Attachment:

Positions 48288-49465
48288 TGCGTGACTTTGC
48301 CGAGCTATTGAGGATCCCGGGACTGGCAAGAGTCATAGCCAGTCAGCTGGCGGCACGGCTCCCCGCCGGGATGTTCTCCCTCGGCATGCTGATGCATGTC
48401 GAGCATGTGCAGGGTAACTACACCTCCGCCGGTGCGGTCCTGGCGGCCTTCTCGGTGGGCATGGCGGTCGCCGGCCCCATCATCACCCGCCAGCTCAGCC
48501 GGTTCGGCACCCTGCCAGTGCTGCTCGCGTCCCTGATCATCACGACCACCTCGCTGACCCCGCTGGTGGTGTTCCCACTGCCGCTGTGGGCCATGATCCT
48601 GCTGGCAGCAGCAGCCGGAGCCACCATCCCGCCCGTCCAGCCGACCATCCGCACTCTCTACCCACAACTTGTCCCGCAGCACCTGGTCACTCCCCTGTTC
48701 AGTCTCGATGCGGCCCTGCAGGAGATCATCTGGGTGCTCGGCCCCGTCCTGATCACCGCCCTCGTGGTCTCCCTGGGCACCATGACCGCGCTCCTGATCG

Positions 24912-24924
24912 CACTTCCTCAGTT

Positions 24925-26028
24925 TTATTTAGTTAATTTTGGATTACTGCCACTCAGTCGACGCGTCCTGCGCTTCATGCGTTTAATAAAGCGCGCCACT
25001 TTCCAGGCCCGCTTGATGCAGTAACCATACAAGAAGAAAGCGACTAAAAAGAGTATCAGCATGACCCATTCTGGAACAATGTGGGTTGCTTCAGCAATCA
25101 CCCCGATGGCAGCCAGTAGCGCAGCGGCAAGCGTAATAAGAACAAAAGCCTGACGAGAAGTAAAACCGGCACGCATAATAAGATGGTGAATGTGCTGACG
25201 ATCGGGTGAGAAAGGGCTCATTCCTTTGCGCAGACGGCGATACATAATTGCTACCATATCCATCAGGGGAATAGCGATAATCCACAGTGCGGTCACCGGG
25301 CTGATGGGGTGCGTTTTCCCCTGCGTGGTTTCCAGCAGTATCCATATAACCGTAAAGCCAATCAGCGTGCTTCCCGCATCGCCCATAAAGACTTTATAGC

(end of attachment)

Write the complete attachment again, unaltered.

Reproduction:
Positions 48288-49465
48288 TGCGTGACTTTGC
48301 CGAGCTATTGAGGATCCCGGGACTGGCAAGAGTCATAGCCAGTCAGCTGGCGGCACGGCTCCCCGCCGGGATGTTCTCCCTCGGCATGCTGATGCATGTC
48401 GAGCATGTGCAGGGTAACTACACCTCCGCCGGTGCGGTCCTGGCGGCCTTCTCGGTGGGCATGGCGGTCGCCGGCCCCATCATCACCCGCCAGCTCAGCC
48501 GGTTCGGCACCCTGCCAGTGCTGCTCGCGTCCCTGATCATCACGACCACCTCGCTGACCCCGCTGGTGGTGTTCCCACTGCCGCTGTGGGCCATGATCCT
48601 GCTGGCAGCAGCAGCCGGAGCCACCATCCCGCCCGTCCAGCCGACCATCCGCACTCTCTACCCACAACTTGTCCCGCAGCACCTGGTCACTCCCCTGTTC
48701 AGTCTCGATGCGGCCCTGCAGGAGATCATCTGGGTGCTCGGCCCCGTCCTGATCACCGCCCTCGTGGTCTCCCTGGGCACCATGACCGCGCTCCTGATCG

Positions 24912-24924
24912 CACTTCCTCAGTT

Positions 24925-26028
24925 TTATTTAGTTAATTTTGGATTACTGCCACTCAGTCGACGCGTCCTGCGCTTCATGCGTTTAATAAAGCGCGCCACT
25001 TTCCAGGCCCGCTTGATGCAGTAACCATACAAGAAGAAAGCGACTAAAAAGAGTATCAGCATGACCCATTCTGGAACAATGTGGGTTGCTTCAGCAATCA
25101 CCCCGATGGCAGCCAGTAGCGCAGCGGCAAGCGTAATAAGAACAAAAGCCTGACGAGAAGTAAAACCGGCACGCATAATAAGATGGTGAATGTGCTGACG
25201 ATCGGGTGAGAAAGGGCTCATTCCTTTGCGCAGACGGCGATACATAATTGCTACCATATCCATCAGGGGAATAGCGATAATCCACAGTGCGGTCACCGGG
25301 CTGATGGGGTGCGTTTTCCCCTGCGTGGTTTCCAGCAGTATCCATATAACCGTAAAGCCAATCAGCGTGCTTCCCGCATCGCCCATAAAGACTTTATAGC